On the scatter diagram (pixel plot) for ciphertext vs. plaintext, the dashed border is for calibration, not decoration: the break on every fifth pixel corresponds to the unshifted ASCII values ending in 0 or 5. Because of the limited vertical screen size in the 8-line notebooks, the plots used by the Tandy and NEC versions of CFRJMK are split into two boxes: ASCII input values are plotted downward from 32 to 93 in the left box, continuing downward from 94 to 126 in the right box, with output values from 32 to 126 rightward in each box. This plot is accompanied by a calculation of correlation coefficient (described above). CFRJMK20.BAS/.EXE plots the input horizontally and the output vertically in a single box. Look for black or white streaks corresponding to poor distribution of ciphertext values, but expect streaks from non-random plaintext. Using CFRJMK20.BAS/.EXE, the appearance of the pixel plots can be altered by the choice of screen graphics.
In the key plot, all 8192 of the possible working key values (0 - 8191) are plotted at separate pixel locations, 240 on a line by CFRT20.BA and CFRN20.BA and, in three plots: 95 on a line, 128 on a line, and 64 on a line by CFRJMK20.BAS/.EXE. The working key is the number from which the ASCII value of the plaintext or ciphertext character is subtracted during encryption or decryption. Look for the randomness of the distribution of values over time, and for the generation of all values (a filled-in plot) during a lengthy encryption.
To look for possible periodicity in the working key, the working key vs. time is plotted twice by CFRT20.BA and CFRN20.BA with different (vertical) time moduli (95 and 19), the second at the bottom of the right box. For CFRJMK20.BAS/.EXE there are five plots, the top four with horizontal time scales repeating after 95, 81, 69, and 59 cycles, and the bottom (with a full screen width) which normally repeats after 320 or 640 cycles but can be set to fewer cycles (or returned to full width) by pressing ENTER or any other key except ESC, the spacebar, or keys C, P, B, S, O, K, or T. This is analogous to using different sweep rates on an oscilloscope. The working key is displayed vertically modulo 95, since encryption is done with that modulus.
While observing any of the pixel plots, the screen may be cleared at any time by pressing the spacebar, so that new data can be distinguished from old. This does not affect the encryption or decryption or the width of the lower time-key display, but does erase the in-out calibration box. It may be useful for seeing the time sequence and for verifying the repetition of any perceived pattern, such as lines or areas being favored or avoided.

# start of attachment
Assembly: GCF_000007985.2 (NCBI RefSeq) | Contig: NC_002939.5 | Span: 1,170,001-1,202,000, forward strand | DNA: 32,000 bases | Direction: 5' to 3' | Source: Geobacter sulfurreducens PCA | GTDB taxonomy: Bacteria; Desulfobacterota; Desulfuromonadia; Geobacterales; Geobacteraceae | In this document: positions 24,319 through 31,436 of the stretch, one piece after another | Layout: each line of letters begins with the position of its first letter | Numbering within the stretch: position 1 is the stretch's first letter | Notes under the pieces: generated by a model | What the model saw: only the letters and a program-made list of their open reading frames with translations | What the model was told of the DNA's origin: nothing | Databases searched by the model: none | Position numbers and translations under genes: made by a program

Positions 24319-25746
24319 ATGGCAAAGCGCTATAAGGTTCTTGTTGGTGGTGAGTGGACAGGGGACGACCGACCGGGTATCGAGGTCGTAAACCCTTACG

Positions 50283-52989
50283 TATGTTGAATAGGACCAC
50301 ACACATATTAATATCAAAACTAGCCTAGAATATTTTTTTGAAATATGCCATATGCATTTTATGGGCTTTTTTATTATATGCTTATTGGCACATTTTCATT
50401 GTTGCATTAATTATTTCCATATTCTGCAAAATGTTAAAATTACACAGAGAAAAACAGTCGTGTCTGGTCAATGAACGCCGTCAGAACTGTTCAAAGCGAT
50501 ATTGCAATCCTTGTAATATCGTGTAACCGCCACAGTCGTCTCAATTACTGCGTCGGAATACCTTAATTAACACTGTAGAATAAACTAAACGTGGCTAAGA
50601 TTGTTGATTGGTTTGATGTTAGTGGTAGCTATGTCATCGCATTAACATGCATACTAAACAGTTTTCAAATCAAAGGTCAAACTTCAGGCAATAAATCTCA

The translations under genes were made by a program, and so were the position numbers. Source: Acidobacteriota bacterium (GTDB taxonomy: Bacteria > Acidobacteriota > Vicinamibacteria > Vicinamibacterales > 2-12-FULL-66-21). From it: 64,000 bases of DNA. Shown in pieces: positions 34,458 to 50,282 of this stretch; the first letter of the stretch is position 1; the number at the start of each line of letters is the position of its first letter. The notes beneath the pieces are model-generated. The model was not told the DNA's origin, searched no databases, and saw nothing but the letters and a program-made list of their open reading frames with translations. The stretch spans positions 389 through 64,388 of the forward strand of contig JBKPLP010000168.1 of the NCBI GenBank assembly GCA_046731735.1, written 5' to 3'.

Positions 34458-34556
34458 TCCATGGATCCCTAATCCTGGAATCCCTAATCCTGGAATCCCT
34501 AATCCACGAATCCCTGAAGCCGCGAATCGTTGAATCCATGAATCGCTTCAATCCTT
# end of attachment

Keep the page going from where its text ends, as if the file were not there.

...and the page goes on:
Other tests can be made, useful for any encryption program, by using a large plaintext file containing only repetitions of a single character. The ciphertext will then reflect the randomness of only the working key. If the cipher produced is ASCII text, as CFRJMK provides, count the number of characters of each ASCII value (using the author's CHRCNT.BA or CHRCOUNT.BAS/.EXE, e.g.) and examine the distribution of values.
Also, search the ciphertext for repetitions of, e.g., three or four-character strings found in different parts of the ciphertext; if duplicate strings are found, compare the adjacent characters. Select strings from all through the file, since repetitions may start well below the top. Less obvious weaknesses may include linear transformations other than simple repetition: a string such as "ABCD", e.g., could conceivably be altered by a constant shift to "jklm" or "3456", or by a linear shift to "jlnp" or "3579", etc. (entering an area requiring special software for adequate analysis).
Even the best algorithm will not produce secure ciphertext if the key is not adequate or is compromised. The key must be sufficiently large to defeat a "brute-force" attack, sufficiently complex to avoid being guessed, and secure from seizure. CFRJMK makes it easy to satisfy all of these requirements.